[Webinar Recap] Getting the Most Value From Your Business Continuity and Disaster Recovery Plan

A water main break wreaks havoc on a business’s facility. Civil rioting forces employees to steer clear of their main facility. A fire reduces a building to a gutted, ashy shell. A mass software update requires all hands on deck. Heavy rains and flash flooding make a downtown commute out of the question. A booming business requires a new facility faster than it can expand.

You might place some of these events on opposite ends of the disaster spectrum, but they all have one thing in common: They’re all real-life examples of situations that had the potential to cause significant business interruptions.

Mobile bank branch open for business
Photo courtesy of Service Credit Union
During a recent Association of Contingency Planners webinar, Rentsys National Sales Manager David Tedford and one of our clients, Service Credit Union CIO Bill Arnold, spoke about how businesses can gain the most value from their contracted business continuity and disaster recovery (BC/DR) solutions by implementing them for both disaster- and non-disaster-related scenarios.

 Service Credit Union, for example, has used a mobile bank branch to recover from a fire and to accommodate customers during a branch expansion project.

The webinar is over, but to hear more about Service Credit Union’s experiences, you can access the recorded presentation here.

Business Continuity Planning Best Practices From ‘Jurassic World’

In the movie "Jurassic World," genetic scientists produce a genetically modified hybrid dinosaur named Indominus Rex — a move intended to wow the park's customers and create new revenue streams.

Jurassic World
Image courtesy of Universal Studios
While your company likely won't ever face the unique challenges of wrangling carnivorous dinosaurs, "Jurassic World" does illustrate three best practices of business continuity planning. By following the steps below, you can be more equipped when an event such as a hurricane, power outage or data breach tries to wreak havoc on your business like Indominous Rex wreaks havoc on Jurassic World.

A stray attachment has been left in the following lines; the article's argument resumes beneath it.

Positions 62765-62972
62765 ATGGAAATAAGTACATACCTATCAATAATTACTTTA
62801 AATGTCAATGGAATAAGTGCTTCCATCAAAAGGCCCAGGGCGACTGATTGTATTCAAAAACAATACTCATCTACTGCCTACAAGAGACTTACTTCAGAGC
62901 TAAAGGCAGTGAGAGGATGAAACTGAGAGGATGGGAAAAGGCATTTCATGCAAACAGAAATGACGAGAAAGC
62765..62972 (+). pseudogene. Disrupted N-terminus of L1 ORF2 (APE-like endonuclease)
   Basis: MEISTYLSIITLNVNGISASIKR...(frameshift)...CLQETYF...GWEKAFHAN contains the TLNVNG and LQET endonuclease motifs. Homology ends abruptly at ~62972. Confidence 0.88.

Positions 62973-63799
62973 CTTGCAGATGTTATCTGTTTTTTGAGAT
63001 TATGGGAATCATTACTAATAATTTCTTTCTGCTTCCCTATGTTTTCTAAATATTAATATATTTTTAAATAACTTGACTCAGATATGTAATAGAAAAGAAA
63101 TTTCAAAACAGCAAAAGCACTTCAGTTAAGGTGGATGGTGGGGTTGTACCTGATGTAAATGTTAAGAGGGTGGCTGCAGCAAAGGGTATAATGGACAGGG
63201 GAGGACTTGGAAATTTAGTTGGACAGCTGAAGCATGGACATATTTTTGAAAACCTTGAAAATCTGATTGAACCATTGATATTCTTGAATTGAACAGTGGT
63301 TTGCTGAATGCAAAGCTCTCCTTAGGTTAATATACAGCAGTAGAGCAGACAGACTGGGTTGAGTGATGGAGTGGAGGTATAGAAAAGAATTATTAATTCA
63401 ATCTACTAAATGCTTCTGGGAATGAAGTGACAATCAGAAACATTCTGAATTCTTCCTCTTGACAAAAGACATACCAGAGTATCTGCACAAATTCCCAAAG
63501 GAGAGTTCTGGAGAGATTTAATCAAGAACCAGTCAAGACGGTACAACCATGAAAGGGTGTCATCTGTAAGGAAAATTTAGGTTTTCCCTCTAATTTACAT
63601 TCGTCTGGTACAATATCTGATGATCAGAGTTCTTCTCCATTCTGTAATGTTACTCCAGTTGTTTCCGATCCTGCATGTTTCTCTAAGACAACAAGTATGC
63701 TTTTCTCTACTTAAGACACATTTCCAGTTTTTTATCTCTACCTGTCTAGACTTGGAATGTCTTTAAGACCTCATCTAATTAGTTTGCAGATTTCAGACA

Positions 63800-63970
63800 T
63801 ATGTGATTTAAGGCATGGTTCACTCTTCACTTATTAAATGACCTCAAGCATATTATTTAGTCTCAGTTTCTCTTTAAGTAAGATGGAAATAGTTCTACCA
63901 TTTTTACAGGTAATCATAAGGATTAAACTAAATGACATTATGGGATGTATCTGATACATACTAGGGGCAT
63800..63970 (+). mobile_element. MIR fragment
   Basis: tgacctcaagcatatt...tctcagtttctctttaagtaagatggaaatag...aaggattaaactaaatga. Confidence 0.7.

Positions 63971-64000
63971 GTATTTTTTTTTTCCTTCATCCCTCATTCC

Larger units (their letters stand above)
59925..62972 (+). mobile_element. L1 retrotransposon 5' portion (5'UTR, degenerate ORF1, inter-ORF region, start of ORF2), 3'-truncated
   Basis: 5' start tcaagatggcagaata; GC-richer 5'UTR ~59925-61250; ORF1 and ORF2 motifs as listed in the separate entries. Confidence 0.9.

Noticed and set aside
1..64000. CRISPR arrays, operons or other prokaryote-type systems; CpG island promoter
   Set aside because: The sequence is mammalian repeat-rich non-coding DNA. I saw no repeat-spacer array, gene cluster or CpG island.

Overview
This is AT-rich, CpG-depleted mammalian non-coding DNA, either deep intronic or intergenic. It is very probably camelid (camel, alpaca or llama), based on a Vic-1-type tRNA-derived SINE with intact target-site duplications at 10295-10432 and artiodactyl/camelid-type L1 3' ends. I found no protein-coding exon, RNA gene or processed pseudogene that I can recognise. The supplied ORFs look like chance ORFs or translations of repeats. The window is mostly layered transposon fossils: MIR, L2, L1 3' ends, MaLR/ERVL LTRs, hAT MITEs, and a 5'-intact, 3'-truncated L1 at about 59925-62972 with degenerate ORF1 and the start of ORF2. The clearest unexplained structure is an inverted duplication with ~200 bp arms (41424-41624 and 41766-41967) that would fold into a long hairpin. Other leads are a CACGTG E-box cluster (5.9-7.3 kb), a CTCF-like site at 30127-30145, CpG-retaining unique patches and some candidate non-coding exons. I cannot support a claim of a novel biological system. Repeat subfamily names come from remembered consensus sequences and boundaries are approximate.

Be Aware of the Risks You Might Face

Being familiar with the unique risks your company faces is important, whether that be knowing the types of natural disasters that are common in your area or being aware that your company is developing genetically modified hybrid dinosaurs.

A risk assessment can help you evaluate the potential hazards to your company. In some cases, it's beneficial to get a neutral third-party perspective from a business continuity consultant. For example, having a technical risk assessment performed can help you identify risks to your technical environment that you might not have considered before.

Make Sure Employees Are Trained

Keeping your employees trained and aware of what to do in disaster situations and other business interruptions is necessary to minimize panic. In "Jurassic World," for example, an untrained employee might see an escaped velociraptor and sit there screaming in fear, while a trained employee would know to stay calm and sound an alarm. Knowing the right thing to do is crucial to the safety and well-being of all employees.

Training and awareness workshops can help educate your employees on what steps to take during a crisis. Whether it's a hurricane or an escaped dinosaur, your team needs to be equipped for every situation.

Determine Weak Areas in Your Plan

Tabletop exercises help target weak links in your business processes so you can take steps for continual improvement. For example, if you're in "Jurassic Park," these exercises could help determine that the Indominus Rex is uncontrollable and unsafe for public display. If you’re in the business world, tabletop exercises could help you determine you need to update your company’s procedures for responding to a specific scenario, such as a flu pandemic.

After identifying weak areas in your disaster recovery and business continuity plan, your business continuity planner can help you create action steps for improving your ability to avoid or minimize downtime.

For more Jurassic-style planning tips, check out this post.

Avoid Panicking This International Panic Day

Panic (also known as anxiety) affects 40 million adults above the age of 18 in the U.S. daily. June 18 is International Panic Day, but this is one holiday we won't be celebrating — and hope you won't be either.